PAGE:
Responsible Dog Owner

Responsible Dog Owner

When you adopt a dog, regardless of whether it’s a puppy or an older dog, whether it’s a big dog or a small one, and no matter whether it’s your first dog or your tenth, it’s YOUR responsibility to make sure you know how to take care of your dog, what your local laws are regarding pet care, and that you have the resources you need to keep your dog happy and healthy.

In this blog we’ll explore all the ways in which you can ensure you’re being responsible in the care you’re providing to your new pet.

How can I be a responsible dog owner?

You want to make sure that as a dog owner that you are paying attention to the laws in your community.

Some laws can include how many dogs you are allowed, what kind of dogs, licensing and microchipping your dog, picking up after your dog, and leash laws.

If we all follow the rules, then we will be allowed to keep our beloved dogs.

You want to make sure that you have good relationships with your city Counsel board if you have a city Counsel. You want to make sure that you are a person in the community that people can count on when dogs are in need.

Many laws are passed after something terrible has happened and unfortunately, the dog haters and the uneducated people will step up to make sure laws like BSL get passed. If you have a good relationship with the city council and you follow the rules and laws, you could step up to speak against them. And as a respected and trusted citizen, you will be heard better than if you were someone who is always getting in trouble and is generally regarded as a mean person.

You want to make sure that people understand that all dogs are individuals regardless of what kind of dog it is. What you put into a dog is what you’re going to get out of a dog.

Get educated! No one can argue with facts and science. You never want to go into a situation with only your feelings and emotions. You have to be prepared to talk about how dogs learn, what causes behavior,  and how the breed has no effect on aggression. Make sure that you’ve got additional information, resources, and studies proving your argument. This type of research will show that you’re more than someone who simply loves dogs. You’re educated and you’re qualified to argue/debate your position.

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We can make sure that our dogs are safe, content, and trustworthy by making sure that they know that we are trustworthy in the way we maintain them. What that means is making sure that we keep our dogs on a leash when we walk our dogs. We should not set up our dogs to fail by putting them in situations that they are uncomfortable with.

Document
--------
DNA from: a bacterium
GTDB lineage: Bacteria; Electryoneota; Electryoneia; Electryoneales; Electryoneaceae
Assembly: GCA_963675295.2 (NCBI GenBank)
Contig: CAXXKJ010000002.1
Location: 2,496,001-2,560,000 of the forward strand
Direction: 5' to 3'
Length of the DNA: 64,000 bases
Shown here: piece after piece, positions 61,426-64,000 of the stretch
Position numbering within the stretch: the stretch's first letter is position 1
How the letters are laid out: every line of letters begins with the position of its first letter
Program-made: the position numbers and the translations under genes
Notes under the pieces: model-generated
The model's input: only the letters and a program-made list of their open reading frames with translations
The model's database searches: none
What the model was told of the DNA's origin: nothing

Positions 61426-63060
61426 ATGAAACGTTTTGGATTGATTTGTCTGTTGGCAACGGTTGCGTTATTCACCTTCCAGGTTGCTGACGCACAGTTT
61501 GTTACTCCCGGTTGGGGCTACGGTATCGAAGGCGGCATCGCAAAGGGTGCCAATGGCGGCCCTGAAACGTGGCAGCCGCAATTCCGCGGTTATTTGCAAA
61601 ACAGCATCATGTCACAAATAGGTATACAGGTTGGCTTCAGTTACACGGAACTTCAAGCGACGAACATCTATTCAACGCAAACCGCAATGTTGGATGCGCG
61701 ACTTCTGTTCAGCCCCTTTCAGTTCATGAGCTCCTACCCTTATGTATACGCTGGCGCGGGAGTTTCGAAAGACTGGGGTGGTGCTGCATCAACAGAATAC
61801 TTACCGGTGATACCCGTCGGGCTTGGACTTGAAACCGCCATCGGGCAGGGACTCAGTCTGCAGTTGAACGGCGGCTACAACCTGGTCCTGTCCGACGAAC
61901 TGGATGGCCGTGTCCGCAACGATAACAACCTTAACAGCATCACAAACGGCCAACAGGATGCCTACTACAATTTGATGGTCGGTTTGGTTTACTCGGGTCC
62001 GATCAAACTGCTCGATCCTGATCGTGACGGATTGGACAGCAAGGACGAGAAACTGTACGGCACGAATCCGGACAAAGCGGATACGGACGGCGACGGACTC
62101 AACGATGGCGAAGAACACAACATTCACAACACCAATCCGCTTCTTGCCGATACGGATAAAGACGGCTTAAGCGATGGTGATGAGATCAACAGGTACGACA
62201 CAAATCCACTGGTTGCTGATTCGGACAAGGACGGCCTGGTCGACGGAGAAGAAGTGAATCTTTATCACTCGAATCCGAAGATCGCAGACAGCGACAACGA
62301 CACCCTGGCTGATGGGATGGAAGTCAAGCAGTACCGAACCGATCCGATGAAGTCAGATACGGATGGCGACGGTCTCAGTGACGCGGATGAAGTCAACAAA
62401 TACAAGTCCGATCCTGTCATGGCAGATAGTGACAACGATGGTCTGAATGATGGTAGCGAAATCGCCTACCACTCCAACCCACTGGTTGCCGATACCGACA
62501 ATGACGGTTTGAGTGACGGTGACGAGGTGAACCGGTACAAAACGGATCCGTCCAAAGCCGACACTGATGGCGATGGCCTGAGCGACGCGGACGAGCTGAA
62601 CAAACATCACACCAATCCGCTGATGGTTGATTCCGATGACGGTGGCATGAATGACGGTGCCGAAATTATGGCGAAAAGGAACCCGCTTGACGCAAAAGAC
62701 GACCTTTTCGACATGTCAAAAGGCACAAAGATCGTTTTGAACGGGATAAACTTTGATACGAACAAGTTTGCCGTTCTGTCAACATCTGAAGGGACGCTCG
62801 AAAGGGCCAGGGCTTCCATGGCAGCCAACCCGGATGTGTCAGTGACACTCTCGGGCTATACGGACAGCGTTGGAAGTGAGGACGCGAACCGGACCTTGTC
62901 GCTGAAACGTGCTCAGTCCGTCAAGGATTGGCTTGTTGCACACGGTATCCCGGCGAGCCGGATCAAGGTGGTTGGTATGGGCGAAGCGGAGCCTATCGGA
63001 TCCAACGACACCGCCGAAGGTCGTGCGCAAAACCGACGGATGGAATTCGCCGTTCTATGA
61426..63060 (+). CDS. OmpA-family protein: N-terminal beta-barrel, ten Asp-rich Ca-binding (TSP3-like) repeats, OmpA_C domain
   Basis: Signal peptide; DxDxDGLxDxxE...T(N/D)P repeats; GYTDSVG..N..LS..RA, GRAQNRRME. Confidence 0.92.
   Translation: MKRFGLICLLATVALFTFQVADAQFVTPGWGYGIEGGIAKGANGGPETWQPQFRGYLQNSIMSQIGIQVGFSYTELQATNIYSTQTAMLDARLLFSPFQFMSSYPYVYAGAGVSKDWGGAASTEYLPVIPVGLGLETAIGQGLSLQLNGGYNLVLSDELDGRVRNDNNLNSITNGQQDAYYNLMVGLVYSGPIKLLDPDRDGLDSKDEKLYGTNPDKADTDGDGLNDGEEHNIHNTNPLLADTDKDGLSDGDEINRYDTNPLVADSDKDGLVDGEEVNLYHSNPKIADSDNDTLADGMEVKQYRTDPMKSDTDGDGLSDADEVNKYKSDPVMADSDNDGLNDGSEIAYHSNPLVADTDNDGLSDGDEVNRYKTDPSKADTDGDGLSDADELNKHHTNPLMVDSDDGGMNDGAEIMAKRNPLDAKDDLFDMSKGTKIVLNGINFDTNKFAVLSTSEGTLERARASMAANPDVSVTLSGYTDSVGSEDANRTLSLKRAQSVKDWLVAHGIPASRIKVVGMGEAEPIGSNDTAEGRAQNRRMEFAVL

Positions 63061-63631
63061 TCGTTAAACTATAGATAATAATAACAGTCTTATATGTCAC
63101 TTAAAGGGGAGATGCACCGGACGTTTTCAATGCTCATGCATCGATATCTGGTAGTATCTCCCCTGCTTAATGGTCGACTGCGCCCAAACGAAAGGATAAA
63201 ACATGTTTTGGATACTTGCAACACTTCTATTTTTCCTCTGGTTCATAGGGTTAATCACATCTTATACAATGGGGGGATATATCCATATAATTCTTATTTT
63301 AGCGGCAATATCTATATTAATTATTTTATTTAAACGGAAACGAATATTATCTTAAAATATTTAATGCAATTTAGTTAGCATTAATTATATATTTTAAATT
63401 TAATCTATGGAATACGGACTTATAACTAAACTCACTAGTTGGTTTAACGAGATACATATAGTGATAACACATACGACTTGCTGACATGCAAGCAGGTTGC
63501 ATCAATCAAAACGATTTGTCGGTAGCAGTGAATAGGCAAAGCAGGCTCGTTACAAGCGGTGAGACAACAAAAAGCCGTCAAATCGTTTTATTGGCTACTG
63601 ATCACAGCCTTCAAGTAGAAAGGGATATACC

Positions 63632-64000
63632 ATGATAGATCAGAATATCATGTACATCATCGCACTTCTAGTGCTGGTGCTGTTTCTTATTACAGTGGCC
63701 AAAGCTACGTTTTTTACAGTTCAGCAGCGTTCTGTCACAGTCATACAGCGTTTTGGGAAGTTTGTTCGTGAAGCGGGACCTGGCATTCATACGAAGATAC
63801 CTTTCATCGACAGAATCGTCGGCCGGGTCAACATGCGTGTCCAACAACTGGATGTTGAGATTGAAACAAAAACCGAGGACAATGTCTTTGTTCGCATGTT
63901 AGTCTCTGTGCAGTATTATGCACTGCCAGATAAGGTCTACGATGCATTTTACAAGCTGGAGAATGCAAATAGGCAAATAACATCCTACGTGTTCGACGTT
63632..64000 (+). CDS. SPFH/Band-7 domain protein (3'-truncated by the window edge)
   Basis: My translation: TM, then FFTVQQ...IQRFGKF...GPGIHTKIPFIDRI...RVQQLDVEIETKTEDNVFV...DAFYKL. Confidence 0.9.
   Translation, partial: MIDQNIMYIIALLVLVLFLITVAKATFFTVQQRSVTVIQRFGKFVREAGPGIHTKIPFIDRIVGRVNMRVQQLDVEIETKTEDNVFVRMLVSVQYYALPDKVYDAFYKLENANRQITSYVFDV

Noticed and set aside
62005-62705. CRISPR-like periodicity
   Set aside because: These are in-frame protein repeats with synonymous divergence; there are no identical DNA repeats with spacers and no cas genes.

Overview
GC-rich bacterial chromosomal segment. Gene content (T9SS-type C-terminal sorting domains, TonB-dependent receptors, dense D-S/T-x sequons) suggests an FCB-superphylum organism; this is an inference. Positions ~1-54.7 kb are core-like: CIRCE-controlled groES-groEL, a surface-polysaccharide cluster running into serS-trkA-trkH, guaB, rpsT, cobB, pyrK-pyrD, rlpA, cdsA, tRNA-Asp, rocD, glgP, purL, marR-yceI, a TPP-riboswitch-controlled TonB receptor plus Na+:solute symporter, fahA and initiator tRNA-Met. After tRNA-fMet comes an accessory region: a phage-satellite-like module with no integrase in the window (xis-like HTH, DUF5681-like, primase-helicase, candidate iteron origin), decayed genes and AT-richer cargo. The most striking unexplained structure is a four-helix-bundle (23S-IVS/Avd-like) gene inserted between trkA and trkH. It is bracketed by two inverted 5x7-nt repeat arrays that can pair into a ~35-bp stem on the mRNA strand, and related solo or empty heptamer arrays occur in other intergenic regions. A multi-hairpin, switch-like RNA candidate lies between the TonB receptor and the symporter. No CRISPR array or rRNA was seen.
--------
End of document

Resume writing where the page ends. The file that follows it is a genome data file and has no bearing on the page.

If you know that your dog is afraid of children, keep them away from situations where they have a chance to bite a child. If you know your dog likes to run off, keep them safe and secure in your yard/house or on a leash. You know your dog better than anyone and you can control their environment to keep them and the community safe.

You also want to make sure that you are keeping your dog safe by using non-aversive techniques when you train your dog. That means focusing on positive reinforcement, focusing on things that encourage your dog to be safe, happy, and content, as supposed to be in a fearful state.

Conclusion

Unfortunately in this day and age, owning a dog is not as simple as it once was. Bad experiences and fear have caused a lot of unnecessary and negative light to be shown on particular breeds, owners, and preventable situations. Your dog is relying on you to protect him/her and that means you need to stay apprised of the world around you. By doing this, you can provide your dog with a long term and loving home.

Special Thanks To...

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Deirdre “Little Darling” Franklin is the founder, president, and soul behind Pinups for Pitbulls. She holds a master’s degree in public policy from Drexel University, where she specialized in breed-specific legislation. She is also the Volunteer & Foster Manager for the ASPCA Behavioral Rehabilitation Center in Weaverville, NC.

Aly DelaCoeur, UW-AAB
Aly DelaCoeur, UW-AAB is one of the founders of Wag Enabled (originally Why Does My Dog). Aly has a certificate in applied animal behavior through the University of Washington and is a certified veterinary assistant and AKC Evaluator. She aims to provide an unbiased perspective on dog training by providing practical, intelligent, and caring advice for people to impart on their canine companions